All forums have this. It’s like the first day of school but forever virtual. More people who we could have a connection with. More people to ego trip us out of the obscure. Is this really a good thing? Cravings, anxiety and depression…surely enough in the physical day to day existence for some, yet clearly not for others. I made the rather exciting discovery that I could live without a mobile phone. Liberating. Exhilarating. Yet at the same time it caused slight concern: what if the car broke down and I was attacked by Zombie penguins on the beach – how could I contact civilisation? What if I had a really important thought which meant cancer could be cured in half an hour – how could I write this down and send it to someone of note? Firstly, red telephone boxes still appear at the roadside, and secondly, Post Offices provide a means of sending communication via paper without the need to top up by £10 or sign an 18 month contract.
Seriously though, think about the amount of time we spend online. Everyday. For some, it is a whole way of life, it is how they pay the bills and live at night. Yet is it really what we need to do? Should the apocalypse occur this year – which is very doubtful, as personally I believe the Mayans probably just got fed up counting rather than had a secret hidden knowledge – then the world may very well lose the internet for more than a day. Should that happen, I would hope we wouldn’t be doomed to an Escape from LA situation. Life is so much more than programmed software and Times New Roman.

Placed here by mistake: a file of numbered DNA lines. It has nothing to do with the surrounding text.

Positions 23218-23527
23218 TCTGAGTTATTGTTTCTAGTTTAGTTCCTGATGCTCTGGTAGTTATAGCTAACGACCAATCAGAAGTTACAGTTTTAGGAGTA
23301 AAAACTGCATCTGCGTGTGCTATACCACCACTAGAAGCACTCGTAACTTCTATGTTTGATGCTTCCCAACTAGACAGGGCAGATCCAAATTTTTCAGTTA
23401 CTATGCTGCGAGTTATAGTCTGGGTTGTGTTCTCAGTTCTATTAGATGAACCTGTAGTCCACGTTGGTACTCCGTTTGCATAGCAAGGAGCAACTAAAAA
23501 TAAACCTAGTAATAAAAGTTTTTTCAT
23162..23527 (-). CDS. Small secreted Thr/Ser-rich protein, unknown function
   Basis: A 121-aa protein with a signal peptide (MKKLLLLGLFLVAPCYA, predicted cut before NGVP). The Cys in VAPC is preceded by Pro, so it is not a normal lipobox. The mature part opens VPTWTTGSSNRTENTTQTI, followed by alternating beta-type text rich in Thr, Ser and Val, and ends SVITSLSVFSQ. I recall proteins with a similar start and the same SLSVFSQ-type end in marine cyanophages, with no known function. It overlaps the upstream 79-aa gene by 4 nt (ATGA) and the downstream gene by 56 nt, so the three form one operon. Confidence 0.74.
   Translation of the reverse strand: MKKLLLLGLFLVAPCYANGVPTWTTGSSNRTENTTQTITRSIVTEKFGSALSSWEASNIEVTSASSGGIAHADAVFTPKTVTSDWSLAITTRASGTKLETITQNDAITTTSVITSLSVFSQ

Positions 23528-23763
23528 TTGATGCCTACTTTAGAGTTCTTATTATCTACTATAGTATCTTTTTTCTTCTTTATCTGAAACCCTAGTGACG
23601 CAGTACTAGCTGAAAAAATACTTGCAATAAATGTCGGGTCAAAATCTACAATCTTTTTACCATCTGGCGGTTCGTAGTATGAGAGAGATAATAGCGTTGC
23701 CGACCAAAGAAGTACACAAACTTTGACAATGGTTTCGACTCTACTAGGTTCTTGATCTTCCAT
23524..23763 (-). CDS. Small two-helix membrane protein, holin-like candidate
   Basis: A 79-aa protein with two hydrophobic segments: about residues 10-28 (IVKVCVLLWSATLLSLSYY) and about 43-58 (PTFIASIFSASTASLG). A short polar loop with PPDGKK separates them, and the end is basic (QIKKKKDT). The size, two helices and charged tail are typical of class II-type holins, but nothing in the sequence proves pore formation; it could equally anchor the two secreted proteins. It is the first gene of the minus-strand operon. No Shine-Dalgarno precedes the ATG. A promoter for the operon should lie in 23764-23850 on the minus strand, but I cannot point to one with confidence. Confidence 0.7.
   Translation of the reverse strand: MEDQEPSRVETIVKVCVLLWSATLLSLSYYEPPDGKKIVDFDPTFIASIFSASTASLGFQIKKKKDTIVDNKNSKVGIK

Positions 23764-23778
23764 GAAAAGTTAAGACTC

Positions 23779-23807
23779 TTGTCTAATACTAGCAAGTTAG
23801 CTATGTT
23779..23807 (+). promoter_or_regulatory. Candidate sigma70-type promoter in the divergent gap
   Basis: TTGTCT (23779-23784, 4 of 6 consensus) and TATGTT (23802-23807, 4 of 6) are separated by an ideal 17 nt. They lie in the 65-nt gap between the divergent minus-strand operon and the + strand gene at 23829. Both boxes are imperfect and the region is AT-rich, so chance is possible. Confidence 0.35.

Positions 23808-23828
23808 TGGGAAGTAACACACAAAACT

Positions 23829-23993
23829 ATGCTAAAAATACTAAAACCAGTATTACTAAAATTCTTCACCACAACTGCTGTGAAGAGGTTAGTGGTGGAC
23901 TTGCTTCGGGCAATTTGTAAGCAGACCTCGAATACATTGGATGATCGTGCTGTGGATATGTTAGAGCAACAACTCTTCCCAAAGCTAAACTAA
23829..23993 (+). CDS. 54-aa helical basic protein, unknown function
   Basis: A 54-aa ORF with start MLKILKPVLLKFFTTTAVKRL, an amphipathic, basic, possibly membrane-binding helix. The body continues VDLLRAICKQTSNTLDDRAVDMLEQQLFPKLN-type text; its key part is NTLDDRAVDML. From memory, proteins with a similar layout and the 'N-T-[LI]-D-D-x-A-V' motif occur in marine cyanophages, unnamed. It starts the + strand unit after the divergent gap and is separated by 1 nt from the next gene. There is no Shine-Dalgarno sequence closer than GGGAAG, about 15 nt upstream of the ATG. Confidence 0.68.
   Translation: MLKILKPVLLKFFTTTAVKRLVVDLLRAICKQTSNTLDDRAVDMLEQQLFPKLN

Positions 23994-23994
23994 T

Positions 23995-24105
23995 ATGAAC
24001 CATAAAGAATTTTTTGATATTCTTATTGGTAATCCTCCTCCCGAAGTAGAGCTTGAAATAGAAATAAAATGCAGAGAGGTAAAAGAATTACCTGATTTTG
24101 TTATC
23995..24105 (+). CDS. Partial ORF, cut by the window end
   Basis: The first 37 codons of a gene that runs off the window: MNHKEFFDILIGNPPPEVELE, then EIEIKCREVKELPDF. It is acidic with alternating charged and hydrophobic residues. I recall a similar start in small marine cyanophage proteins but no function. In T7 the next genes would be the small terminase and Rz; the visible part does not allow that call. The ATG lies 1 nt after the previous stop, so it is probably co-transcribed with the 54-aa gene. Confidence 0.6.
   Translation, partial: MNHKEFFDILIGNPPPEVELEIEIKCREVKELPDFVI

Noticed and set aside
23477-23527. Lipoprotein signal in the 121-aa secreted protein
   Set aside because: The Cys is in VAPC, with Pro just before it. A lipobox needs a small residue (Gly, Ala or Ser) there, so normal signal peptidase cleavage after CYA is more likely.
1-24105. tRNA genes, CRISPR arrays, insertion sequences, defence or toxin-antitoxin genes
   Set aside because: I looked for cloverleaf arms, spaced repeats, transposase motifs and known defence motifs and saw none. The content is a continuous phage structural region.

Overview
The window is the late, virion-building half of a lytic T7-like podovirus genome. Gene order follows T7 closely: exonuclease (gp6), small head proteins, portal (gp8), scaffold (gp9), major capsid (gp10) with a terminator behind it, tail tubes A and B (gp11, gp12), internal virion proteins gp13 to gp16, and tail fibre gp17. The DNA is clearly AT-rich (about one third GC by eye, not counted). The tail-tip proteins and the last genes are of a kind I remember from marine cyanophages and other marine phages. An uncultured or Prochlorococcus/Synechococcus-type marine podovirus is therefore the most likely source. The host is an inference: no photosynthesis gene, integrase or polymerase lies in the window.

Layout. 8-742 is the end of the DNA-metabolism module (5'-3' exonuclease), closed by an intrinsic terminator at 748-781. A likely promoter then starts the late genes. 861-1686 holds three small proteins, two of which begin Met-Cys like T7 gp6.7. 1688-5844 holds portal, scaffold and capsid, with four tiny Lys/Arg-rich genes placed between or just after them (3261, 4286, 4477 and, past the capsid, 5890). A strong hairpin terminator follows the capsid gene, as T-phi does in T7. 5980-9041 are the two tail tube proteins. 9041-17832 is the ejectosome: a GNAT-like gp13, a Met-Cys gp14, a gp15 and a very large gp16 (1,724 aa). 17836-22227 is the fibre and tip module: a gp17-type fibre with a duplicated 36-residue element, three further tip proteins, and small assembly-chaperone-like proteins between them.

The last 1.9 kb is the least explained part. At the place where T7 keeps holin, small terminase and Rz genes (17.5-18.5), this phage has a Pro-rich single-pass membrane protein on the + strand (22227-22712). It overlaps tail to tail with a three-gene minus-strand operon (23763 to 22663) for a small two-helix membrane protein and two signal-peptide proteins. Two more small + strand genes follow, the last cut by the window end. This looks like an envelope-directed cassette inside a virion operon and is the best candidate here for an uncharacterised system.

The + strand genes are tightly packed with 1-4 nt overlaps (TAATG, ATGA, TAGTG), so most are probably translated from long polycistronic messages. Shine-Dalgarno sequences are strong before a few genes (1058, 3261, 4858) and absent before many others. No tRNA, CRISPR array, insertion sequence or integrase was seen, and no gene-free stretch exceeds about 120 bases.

There is something to be said for self reliance. Diversion from reality, whatever we deem it to be, is awfully enjoyable. And necessary, but not the be all and end all of Humanity. Legacies are not left in words alone (Unless, of course that is your career) but in how we make others feel, not how others make Us feel. Preachy, maybe, but it would make a good Facebook soundbite all the same.
This is the internet, a concept with which you are likely familiar. Probably just as familiar to you will be the concept of commenting. And, if you are a particularly feeble example of humankind, you are even more familiar with the idea of commenting to correct grammar and/or spelling.
Of all the breeds of Internet Pedant, you are the very worst. The word/statement/phrase you’re correcting clearly made adequate sense, or you would not have been able to grasp the concept clearly enough to do so. The ideas were communicated clearly enough for you to worry about a small smudge on their otherwise shining surface.